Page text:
Erin Kerrison

Assistant Professor of Social Welfare, University of California at Berkeley

Areas of Expertise

  • Black Feminist Praxis
  • Data science for social good
  • Carceral abolition and safety for all
  • Legal epidemiology 
  • Health and healthcare inequity
  • U.S. criminal legal system 
  • Violence intervention

Key Findings

  • Innate biases of parole officers in halfway house settings often negatively impact female residents, who are seeking to develop their own authentic sense of self-concept, which may be nontraditional and therefore out of line with parole officer expectations. MORE
  • Prosocial roles like employment and marriage are important factors in maintaining an individual’s new non-offender identity. MORE
  • Black Respectability Politics is a concept that looks at ascribed social norms for behavior in public and private spaces, which often disadvantage black youth as these norms are deeply racialized, gendered, and class-based. MORE
  • There were no racial disparities in police susceptibility from negative stereotype perceptions. MORE
  • Officer race was not shown to be associated with self-legitimacy or in interactions between stereotype susceptibility and self-legitimacy. MORE
  • Age and time spent in the industry had an impact on police self-legitimacy. MORE
  • To combat police fear and suspicion of researchers, the Center for Policing Equity utilized former police officers to serve as outreach partners to police departments to share the benefits of participating in policing research. MORE
  • To ethically proceed with data collection on police departments, it is important to have the buy-in and consent of labor unions and patrol forces as early and as transparently as possible. MORE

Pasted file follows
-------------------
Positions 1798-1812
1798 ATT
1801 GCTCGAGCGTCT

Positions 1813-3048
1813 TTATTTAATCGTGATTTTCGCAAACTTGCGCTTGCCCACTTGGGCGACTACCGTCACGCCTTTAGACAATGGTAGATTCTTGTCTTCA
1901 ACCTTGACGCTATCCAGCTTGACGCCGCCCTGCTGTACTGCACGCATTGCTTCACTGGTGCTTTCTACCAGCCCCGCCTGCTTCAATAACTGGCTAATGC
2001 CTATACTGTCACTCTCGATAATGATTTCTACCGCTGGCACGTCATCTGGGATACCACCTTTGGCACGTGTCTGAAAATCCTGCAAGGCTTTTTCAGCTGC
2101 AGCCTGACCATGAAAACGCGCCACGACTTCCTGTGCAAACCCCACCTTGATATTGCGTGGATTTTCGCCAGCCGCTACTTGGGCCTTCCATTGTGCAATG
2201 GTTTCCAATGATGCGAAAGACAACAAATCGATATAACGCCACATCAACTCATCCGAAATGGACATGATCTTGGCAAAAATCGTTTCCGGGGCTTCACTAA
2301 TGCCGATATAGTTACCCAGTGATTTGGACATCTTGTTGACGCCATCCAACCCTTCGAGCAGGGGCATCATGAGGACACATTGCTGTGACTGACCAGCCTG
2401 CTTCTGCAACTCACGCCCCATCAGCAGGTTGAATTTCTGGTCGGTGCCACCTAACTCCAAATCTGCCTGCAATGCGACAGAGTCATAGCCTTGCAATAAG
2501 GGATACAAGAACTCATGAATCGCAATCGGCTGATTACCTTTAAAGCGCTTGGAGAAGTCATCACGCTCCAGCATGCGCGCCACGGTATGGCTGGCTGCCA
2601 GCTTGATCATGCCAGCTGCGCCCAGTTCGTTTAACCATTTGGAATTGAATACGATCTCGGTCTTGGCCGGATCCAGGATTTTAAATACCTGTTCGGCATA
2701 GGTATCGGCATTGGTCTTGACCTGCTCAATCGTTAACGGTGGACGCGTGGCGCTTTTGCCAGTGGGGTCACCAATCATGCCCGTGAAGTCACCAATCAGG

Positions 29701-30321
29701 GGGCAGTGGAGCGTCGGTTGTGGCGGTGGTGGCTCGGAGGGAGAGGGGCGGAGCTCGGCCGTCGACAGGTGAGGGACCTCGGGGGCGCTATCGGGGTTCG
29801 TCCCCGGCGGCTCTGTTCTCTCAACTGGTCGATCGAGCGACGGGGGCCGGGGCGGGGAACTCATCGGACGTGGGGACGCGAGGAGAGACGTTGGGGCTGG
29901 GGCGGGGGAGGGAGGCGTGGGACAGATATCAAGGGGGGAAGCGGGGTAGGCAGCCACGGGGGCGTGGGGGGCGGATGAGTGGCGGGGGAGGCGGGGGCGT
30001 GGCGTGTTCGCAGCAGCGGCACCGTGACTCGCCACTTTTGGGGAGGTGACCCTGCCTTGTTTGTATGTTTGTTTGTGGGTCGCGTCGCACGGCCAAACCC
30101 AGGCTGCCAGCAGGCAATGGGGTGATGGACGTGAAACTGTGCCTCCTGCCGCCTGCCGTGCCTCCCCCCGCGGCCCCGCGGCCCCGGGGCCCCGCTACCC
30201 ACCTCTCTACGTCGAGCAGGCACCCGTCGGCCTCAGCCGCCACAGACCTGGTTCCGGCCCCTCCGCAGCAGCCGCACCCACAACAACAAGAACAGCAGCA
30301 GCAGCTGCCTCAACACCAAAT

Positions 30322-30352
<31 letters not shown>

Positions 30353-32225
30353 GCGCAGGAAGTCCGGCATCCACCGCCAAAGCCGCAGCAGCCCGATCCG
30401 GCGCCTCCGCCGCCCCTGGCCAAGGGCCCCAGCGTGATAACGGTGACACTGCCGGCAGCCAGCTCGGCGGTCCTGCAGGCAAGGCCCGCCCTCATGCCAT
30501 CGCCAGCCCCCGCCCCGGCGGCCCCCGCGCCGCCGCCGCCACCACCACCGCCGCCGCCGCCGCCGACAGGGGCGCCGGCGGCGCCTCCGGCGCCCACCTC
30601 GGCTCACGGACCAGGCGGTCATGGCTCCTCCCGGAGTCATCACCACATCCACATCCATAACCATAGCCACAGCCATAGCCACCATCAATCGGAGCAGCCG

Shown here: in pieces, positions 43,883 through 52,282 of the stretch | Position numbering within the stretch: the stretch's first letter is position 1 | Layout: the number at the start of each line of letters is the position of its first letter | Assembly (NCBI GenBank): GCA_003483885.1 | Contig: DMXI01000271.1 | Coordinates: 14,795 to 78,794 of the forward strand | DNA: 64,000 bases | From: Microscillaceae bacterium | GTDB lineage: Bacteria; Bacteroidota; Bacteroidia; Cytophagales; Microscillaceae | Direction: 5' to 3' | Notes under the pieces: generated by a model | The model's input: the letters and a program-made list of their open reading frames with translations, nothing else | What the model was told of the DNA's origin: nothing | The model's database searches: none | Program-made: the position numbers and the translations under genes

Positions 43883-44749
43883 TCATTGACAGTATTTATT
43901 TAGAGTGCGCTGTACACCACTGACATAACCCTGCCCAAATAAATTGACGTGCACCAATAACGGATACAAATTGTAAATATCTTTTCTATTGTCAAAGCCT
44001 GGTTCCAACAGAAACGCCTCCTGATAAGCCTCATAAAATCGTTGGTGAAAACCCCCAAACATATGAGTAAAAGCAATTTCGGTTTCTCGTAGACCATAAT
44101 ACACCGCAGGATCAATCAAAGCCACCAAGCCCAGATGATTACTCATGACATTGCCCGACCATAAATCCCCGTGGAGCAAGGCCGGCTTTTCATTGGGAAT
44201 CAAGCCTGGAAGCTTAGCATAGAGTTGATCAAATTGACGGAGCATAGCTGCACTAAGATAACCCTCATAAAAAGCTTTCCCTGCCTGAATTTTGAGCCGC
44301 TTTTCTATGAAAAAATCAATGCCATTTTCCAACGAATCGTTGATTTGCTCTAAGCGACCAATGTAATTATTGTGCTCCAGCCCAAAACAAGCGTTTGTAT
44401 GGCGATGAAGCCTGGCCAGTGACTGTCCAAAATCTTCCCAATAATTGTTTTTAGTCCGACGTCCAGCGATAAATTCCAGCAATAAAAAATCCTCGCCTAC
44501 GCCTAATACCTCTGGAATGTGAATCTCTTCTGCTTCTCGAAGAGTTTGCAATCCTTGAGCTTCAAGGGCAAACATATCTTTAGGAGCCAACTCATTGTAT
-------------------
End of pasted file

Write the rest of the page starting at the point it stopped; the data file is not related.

Erin Kerrison, Assistant Professor of Social Welfare at the University of California at Berkeley, is an expert in the impact of structural disadvantage, concentrated poverty, and state supervision on service delivery, substance misuse, violence and other health outcomes for individuals and communities marked by criminal legal system intervention.  

Kerrison’s research has been supported by a number of funding sources, including Arnold Ventures, the National Institute on Drug Abuse, and the National Science Foundation.  Her recent empirical research has been published in Health Services Research, Law and Human Behavior, PNAS, Punishment & Society, and Social Science & Medicine.  She has delivered state and federal congressional briefings on this work and regularly consults with local, statewide, and nationwide organizations and agencies, on issues related to Black health and ending state violence. She was also awarded a Vice Provost’s Postdoctoral Fellowship at the University of Pennsylvania and serves as an active participant in the American Society of Criminology, the Law & Society Association, and the Society for Social Work and Research communities.

She has been published in numerous academic journals, including Women and Criminal Justice, Criminal Justice and Behavior and Harvard Journal on Racial and Ethnic Justice.

Kerrison received her Ph.D. in Criminology from the University of Delaware, M.A. in Criminology, Law and Society from Villanova University and B.A. in Sociology and Philosophy from Haverford College.